Nutritionally, collards are a goldmine. According to the USDA Composition of Foods, collard greens outrank broccoli, spinach, and mustard greens in nutritional value. A cancer-fighting vegetable along with kale and broccoli, collard greens are low in calories, high in fiber, and rich in beta-carotene, vitamin C, calcium, and B vitamins.
Besides all that, they’re pretty tasty. If you love eating spinach, you can appreciate a mess of greens like collards. I found this recipe in a very informative cookbook, Greens Glorious Greens: More than 140 Ways to Prepare All Those Great-Tasting, Super-Healthy, Beautiful Leafy Greens. It’s a great read for those of us who want to learn about different greens as well as cook them. I’m even using it to plan my small garden. Anyhoo.
HERE’S ALL THERE’S TO IT
- 1 bunch collard greens
- 1 tablespoon extra virgin olive oil
- 1 large onion, sliced thinly
- 3 garlic cloves, minced
- 2 tablespoons white vinegar
- salt to taste
Wash collard, remove stalks and stack 4 to 5 leaves. Slice into strips, about 1/4 inch side. Set aside.
In a large skillet, heat oil over medium heat. Add onions and saute for 15 to 20 minutes, until golden and sweet. Try not to burn them. Add garlic, cook for 2 to 3 minutes, until golden.
While the onions are cooking, bring 2 to 3 cups of water to a boil in a 10 to 12 inch skillet with a lid. Add collards, cover and cook over high heat for 8 to 10 minutes, stirring occasionally. The greens are cooked when they’re tender but still bright green. Drain in a colander and set aside.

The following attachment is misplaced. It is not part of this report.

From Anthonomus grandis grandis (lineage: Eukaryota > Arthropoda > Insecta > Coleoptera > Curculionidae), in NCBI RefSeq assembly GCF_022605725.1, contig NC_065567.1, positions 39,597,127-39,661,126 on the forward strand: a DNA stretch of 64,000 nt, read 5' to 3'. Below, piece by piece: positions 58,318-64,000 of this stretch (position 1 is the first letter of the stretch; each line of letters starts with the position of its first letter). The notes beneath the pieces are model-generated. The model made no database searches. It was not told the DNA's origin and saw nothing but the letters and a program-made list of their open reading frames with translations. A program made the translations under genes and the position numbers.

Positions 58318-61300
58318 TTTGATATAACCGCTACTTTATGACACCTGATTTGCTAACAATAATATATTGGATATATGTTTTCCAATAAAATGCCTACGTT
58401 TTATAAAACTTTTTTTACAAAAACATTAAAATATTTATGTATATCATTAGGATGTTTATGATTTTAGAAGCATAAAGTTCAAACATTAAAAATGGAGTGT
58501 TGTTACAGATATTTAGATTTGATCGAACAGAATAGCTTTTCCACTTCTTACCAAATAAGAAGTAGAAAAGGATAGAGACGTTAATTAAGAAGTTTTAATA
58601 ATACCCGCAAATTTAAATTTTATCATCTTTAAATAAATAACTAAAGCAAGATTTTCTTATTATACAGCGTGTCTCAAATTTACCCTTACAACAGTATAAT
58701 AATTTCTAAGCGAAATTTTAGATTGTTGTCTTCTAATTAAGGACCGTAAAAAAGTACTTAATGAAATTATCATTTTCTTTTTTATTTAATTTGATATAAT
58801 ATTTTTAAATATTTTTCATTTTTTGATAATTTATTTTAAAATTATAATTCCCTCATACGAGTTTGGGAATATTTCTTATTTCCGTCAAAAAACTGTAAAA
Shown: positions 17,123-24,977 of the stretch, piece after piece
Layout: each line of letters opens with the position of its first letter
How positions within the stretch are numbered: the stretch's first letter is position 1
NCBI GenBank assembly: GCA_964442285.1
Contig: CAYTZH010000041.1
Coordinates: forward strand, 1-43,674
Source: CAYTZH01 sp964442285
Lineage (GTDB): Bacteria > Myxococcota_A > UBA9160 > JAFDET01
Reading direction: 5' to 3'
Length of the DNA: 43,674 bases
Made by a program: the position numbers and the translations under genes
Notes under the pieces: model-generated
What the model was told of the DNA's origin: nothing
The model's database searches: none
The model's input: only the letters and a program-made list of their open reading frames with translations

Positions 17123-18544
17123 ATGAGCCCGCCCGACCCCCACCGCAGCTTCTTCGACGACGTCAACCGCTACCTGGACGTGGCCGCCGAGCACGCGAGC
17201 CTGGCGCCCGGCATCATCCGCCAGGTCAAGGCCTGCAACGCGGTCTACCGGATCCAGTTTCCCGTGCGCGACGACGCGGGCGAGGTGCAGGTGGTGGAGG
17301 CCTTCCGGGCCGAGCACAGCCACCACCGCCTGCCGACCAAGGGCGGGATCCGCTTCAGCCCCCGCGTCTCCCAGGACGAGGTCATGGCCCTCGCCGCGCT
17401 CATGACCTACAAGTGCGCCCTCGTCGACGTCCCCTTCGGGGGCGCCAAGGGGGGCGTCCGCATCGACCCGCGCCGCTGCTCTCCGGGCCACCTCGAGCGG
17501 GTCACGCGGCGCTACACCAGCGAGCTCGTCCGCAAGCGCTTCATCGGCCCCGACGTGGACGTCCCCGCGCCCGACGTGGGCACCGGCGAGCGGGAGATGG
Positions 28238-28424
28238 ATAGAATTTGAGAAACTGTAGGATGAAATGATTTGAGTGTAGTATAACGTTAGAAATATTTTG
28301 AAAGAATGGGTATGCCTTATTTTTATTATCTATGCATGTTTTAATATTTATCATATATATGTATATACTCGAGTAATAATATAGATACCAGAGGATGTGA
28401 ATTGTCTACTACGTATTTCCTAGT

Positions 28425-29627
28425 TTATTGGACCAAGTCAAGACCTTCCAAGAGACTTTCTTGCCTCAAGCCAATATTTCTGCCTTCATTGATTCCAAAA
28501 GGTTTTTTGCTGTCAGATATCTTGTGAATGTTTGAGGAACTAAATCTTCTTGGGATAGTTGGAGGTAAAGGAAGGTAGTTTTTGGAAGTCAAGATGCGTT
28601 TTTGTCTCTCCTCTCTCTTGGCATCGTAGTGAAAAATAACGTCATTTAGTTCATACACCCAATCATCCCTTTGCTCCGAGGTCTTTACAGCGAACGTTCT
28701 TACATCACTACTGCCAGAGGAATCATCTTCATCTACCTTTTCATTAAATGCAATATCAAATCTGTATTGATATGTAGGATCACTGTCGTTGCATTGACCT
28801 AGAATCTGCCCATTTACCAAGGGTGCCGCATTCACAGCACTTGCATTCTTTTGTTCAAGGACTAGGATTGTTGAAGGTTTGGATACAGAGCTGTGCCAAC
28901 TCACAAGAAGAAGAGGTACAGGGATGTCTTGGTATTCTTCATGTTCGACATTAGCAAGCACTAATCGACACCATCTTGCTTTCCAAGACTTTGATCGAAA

Add greens to onions and garlic. Add in vinegar, season with pinch or two of salt and cook for another 1 to 2 minutes to heat through. Serve hot, drizzled with additional olive oil.
Look for smooth, green leaves without any yellowing or insect holes. Avoid wilted greens; they have already lost some flavor and vitality. Try to find young or small collard leaves. They will be more tender that large leaves.
Store unwashed in a clear plastic bag, not tightly sealed in the refrigerator. Store in the crisper to prevent additional moisture loss. Collards are best used within 2 to 3 days.
The large and sturdy fanlike collard leaves are attached to a thick, heavy stalk and midrib that’s removed and discarded. You can use a knife to slice leaves from the rib.
Wash collards by plunging into your kitchen sink filled with cold water. Lift greens out, check to see if there is any sand in the bottom of the sink water, discard the water and repeat the process.
To chop, stack 4 to 5 leaves on top of eath other and roll into a fat cigar shape. Using a large knife, slice crosswise into strips. Experiment with different widths, from slivers to slices 1/2 inch wide, and see what best fits what you are cooking. Slices about 1/4 inch wide make an attractive presentation.